FAIR is not legal
Last saturday we had a glorious day on the Nieuwmarkt in AMsterdam. We were giving a course on protest to anybody that wanted to learn something about being a citizen. All day we were talking, discussing, planning, painting and demonstrating. Amsterdam felt more open and welcoming than we could remember.
And then Law Enforcement happened. this is a special force of less educated police officers. Let's Say parking police with a wider scope of midsemeanors. The Nieuwmarkt is a central tourist area. There are terraces, guided tours and bachelor parties and company outings. It is leisure and consumerism galore. It being a nice warm day, many people were enjoying their drinks. So we decided to have a drink too. It was half past five, a days work well done.. WHy not.
As we had a bottle of wine and some plastic cups we poured ourselves a drink. The moment we wanted to say cheers and here's to us Handhaving appeared.5 men in bright jackets.
"I wouldn't do that. You cannot do that. You need to throw that away. Are you from Amsterdam?" Ofcourse we sputtered, yes, but really? They insisted. Under protest I did pour the nice Gewurztraminer on the pavement. But it didn't stop there. "Now empty the bottle!"We blinked in disbelief. The bottle was in the bottom of the bag on our bicicle. Not in clear sight and we had already poured the drinks. Again, protest nor pleading helped. We offered to leave. No. We offered to laugh it off. No. Then we suggested they asked for real police to explain them that they were overdoing it a bit. Yes. That they would do. And before we knew it police on motor bikes arrived, threats were made to throw us in jail, and, documents needed to be presented.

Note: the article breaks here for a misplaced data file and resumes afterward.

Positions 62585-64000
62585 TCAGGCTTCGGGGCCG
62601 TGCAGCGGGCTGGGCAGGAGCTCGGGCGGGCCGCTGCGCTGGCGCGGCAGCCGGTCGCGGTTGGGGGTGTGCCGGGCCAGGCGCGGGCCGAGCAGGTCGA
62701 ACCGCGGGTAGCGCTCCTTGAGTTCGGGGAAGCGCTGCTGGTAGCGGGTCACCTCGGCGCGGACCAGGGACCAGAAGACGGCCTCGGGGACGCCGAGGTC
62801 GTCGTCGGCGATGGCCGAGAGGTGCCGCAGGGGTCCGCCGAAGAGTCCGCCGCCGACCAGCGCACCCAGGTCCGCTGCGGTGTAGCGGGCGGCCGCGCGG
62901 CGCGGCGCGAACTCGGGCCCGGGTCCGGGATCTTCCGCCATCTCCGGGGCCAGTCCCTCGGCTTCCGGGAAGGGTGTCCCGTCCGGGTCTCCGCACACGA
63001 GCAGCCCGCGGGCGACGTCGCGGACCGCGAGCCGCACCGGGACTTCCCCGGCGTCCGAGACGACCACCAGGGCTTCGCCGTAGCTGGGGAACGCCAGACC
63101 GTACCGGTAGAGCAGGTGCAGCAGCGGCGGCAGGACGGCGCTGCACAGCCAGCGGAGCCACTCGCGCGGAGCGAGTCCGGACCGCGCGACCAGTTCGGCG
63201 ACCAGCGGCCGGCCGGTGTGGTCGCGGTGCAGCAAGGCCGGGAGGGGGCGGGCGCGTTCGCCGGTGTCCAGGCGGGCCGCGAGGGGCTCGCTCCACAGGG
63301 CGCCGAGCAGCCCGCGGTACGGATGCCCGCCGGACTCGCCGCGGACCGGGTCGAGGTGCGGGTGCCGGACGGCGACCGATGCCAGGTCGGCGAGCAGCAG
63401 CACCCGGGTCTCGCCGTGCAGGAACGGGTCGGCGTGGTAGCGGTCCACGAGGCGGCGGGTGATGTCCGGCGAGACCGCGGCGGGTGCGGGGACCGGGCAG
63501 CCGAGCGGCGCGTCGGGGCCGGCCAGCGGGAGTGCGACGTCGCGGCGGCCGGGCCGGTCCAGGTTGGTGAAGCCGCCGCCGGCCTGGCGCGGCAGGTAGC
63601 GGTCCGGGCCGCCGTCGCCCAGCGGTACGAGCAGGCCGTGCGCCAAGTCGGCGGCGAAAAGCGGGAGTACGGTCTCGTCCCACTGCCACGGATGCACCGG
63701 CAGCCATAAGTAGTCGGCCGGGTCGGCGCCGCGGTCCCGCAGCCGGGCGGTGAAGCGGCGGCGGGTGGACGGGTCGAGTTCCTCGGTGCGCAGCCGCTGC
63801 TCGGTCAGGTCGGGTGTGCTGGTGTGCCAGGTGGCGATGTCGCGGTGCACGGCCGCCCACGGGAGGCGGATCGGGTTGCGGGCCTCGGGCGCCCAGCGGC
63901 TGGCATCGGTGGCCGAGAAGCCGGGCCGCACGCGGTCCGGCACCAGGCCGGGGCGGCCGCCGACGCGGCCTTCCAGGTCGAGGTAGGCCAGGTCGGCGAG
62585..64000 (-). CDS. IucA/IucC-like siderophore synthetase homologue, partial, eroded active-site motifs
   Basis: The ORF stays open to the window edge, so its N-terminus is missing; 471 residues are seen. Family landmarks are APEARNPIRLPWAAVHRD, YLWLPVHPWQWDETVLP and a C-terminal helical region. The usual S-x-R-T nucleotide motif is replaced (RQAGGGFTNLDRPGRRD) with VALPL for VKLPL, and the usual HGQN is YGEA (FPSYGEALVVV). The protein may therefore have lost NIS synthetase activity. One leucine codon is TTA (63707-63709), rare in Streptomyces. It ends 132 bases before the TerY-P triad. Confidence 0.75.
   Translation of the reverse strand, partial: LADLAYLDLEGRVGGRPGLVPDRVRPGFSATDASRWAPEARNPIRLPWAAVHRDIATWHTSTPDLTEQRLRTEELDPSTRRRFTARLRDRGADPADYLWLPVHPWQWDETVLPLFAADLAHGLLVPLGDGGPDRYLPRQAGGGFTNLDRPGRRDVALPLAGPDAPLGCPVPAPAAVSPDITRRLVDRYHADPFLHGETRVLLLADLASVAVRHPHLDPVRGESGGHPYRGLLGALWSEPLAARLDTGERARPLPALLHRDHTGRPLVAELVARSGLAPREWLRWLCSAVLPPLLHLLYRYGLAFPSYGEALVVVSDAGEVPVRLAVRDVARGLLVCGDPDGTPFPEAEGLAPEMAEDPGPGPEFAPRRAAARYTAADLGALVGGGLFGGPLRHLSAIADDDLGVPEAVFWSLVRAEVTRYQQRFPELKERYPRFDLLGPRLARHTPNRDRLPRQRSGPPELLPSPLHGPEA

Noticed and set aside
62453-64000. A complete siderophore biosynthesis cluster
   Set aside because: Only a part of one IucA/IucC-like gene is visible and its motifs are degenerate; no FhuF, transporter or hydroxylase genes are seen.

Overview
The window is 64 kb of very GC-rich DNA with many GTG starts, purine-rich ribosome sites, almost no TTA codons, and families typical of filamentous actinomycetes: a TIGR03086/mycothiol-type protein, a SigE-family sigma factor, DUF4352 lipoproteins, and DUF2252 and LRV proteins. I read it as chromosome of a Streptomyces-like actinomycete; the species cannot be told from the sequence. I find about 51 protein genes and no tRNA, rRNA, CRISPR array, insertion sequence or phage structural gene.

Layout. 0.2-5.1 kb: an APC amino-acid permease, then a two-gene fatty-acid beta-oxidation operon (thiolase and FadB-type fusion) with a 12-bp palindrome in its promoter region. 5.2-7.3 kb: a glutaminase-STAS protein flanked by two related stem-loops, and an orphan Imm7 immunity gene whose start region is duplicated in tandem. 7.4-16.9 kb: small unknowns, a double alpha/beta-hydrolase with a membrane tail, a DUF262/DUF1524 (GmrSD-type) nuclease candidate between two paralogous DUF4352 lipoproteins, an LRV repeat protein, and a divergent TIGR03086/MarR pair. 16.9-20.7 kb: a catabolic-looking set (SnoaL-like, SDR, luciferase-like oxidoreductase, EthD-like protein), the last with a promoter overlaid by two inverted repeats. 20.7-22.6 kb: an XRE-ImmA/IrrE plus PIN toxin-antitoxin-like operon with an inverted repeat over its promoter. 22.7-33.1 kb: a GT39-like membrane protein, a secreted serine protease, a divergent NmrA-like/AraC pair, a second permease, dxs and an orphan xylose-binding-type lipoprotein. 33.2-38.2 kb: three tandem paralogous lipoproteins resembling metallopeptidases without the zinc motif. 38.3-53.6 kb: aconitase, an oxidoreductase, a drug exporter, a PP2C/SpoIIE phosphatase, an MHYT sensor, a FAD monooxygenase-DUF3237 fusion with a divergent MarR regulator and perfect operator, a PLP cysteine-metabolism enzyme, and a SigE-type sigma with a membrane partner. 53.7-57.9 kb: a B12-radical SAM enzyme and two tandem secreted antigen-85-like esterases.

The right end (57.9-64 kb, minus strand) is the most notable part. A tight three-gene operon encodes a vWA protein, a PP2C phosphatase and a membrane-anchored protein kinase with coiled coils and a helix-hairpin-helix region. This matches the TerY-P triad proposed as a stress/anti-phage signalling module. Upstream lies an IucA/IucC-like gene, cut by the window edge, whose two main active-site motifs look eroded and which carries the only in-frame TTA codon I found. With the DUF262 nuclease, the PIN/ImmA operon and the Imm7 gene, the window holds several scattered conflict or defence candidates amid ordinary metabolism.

Now all of a sudden our day of teachings on democracy turned into a true lesson. Realising they insisted on being obeyed we turned on the camera and poured out the bottle on the pavement. General disbelief and indignation from standers by. Was this necesary? Were we criminals. In the end my identity was checked and a fine would be coming my way...
But for what? Hadn't I done everthing they asked? Not immediately and not without vocal protest, but to our knowledge obiding the law doesn't need to be done in silence.. It was for dirnking in public. I was dumbfounded. Because that was exactly what I couldn't have been doing, since I had to throw everything away.
Ofcourse it was not about drinking. It was about exacting power, losing face and not being a real cop. For them. For us it was about the inability to be fair and just. That you have the right to fine, doesn't mean you have an obligation to do so indiscrimenately. Rules in public space are made as guidelines, not as dictates. Public order is served better with timely reprimand than strict law enforcement.
On top of that: Stopping a person about to break a rule is certainly no reason to fine someone. That is called prevention. Even better than punishment. At least, that is my argument. Let's see if a judge sees it the same way.